A convoy of Indian army trucks move towards the Line of Actual Control (LAC) in eastern Ladakh, in the backdrop of the current stand-off with Chinese troops, in Leh

A government panel comprised of top bureaucrats and the military and intelligence officials will review the outcome of the fifth round of talks between the senior commanders of the Indian Army and Chinese People’s Liberation Army (PLA) on Sunday.

The panel – informally called “China Study Group” – is likely to meet on Tuesday and discuss the report sent by Lt. Gen. Harinder Singh, General Officer Commanding (GOC) of the 14 Corps of the Indian Army, after his more-than-10-hour-long meeting with Maj Gen Liu Lin of the Chinese PLA at the Chushul-Moldo point on the Line of Actual Control (LAC) – the de facto boundary between the two nations. The Chief of Army Staff, General M M Naravane, already briefed Defence Minister Rajnath Singh about the outcome of the meeting.

The senior military commanders of the two sides held the fifth round of meeting as the process of withdrawing troops from the scenes of the face-offs along the LAC remained stalled over the past few weeks, particularly because the Chinese PLA declined to completely pull back soldiers from the northern bank of the Pangong Tso (lake), Depsang 'Y' junction and the Gogra Post.

The Indian Army or the Ministry of Defence did not officially comment on the outcome of the talks.

A source in New Delhi, however, told the DH that Lt. Gen. Singh reiterated to Maj. Gen. Liu that Indian Army would expect the Chinese PLA to sincerely work with it “for complete disengagement and de-escalation and full restoration of peace and tranquillity in the border areas at the earliest” as they had agreed upon during the first three rounds of meetings on June 6, 22 and 30 and had reaffirmed during the fourth on July 14.

The Indian Army asked the Chinese PLA to restore the status quo ante along the LAC, added the source.

The response of the Chinese PLA would be reviewed during the meeting of the top brass of the government on Tuesday and the future course of action would be decided accordingly.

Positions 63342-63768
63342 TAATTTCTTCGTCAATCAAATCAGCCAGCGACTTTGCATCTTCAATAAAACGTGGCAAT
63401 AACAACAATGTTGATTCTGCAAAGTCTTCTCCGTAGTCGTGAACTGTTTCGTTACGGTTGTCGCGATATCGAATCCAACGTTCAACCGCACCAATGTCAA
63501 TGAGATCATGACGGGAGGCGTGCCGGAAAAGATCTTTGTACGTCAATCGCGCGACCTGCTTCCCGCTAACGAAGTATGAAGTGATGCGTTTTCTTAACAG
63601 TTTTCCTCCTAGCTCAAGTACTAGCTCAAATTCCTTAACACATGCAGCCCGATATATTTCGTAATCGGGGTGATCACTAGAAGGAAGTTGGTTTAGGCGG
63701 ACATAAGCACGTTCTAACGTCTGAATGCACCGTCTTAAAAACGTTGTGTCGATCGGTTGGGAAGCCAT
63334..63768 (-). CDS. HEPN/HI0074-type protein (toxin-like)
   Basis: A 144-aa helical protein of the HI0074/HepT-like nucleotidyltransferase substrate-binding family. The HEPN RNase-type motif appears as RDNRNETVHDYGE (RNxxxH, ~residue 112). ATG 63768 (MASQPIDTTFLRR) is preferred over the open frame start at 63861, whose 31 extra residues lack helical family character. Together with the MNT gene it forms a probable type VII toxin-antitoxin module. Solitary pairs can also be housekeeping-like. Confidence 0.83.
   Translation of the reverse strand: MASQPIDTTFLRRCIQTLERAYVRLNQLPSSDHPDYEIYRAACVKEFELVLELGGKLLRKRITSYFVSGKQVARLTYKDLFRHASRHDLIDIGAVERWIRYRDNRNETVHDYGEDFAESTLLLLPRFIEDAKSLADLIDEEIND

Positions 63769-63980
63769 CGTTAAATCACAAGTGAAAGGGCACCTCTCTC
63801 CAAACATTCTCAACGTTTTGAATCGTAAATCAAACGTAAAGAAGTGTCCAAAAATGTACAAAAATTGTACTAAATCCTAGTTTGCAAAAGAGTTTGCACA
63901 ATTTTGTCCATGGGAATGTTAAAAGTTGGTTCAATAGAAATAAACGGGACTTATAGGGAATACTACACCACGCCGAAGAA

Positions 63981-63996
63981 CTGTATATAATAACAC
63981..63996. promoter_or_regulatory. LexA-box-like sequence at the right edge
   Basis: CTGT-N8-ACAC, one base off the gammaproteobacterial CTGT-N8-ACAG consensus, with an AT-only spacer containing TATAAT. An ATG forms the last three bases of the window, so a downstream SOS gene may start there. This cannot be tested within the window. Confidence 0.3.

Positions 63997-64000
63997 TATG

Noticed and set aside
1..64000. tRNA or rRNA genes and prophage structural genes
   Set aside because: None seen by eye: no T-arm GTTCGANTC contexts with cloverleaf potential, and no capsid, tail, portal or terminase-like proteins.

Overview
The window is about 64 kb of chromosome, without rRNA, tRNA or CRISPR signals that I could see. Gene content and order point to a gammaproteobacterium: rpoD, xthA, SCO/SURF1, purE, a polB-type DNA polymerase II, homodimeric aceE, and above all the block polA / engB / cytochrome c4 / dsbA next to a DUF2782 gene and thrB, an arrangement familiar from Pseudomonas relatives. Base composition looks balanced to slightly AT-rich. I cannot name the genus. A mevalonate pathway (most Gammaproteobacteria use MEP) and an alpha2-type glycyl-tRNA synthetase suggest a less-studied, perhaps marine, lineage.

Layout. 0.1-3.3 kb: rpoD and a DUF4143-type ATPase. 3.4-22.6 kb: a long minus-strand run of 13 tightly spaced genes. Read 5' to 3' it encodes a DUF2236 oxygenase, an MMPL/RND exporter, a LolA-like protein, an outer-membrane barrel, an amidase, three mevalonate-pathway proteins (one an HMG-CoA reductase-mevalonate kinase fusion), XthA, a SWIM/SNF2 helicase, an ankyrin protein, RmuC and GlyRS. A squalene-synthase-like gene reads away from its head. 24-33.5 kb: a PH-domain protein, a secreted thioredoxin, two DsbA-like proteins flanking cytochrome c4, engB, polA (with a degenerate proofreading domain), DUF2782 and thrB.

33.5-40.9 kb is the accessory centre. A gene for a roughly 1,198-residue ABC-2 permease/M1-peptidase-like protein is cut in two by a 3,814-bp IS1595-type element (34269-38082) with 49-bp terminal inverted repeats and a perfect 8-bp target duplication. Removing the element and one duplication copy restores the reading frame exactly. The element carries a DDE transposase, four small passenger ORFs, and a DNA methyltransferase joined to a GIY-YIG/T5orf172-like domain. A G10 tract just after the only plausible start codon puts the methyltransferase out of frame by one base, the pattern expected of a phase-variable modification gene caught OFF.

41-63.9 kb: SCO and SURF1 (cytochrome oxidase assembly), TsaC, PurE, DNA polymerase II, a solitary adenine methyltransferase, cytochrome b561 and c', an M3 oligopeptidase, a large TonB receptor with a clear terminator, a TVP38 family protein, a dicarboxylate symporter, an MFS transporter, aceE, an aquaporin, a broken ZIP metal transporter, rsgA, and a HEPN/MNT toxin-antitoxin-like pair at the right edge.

The two sides had mutually agreed upon the “disengagement process” or withdrawal of the front-line troops to resolve the stand-off in eastern Ladakh. It started early last month but remained stalled for the past couple of weeks, particularly because the Chinese PLA declined to withdraw troops completely from several areas.

The PLA thinned out troops from the “Finger 4” on the northern bank of the Pangong Tso (lake) early last month. It, however, did not restore the status quo ante and held on to the area between “Finger 5” and “Finger 8” – an eight-kilometre-long stretch it took over after its stand-off with the Indian Army started in early May.

The Chinese Army rather brought in more troops, built bunkers and observation posts, dug trenches, pitched tents and set up new prefabricated huts to accommodate additional soldiers, apart from deploying its navy unit with more speed-boats for patrolling on the lake. It not only fortified its position in the entire stretch from “Finger 5” to “Finger 8”, but also occupied the ridgeline overlooking the “fingers” – thus effectively controlling an area of nearly 30 sq km, denying access to the Indian Army to places it regularly patrolled before the stand-off started three months ago.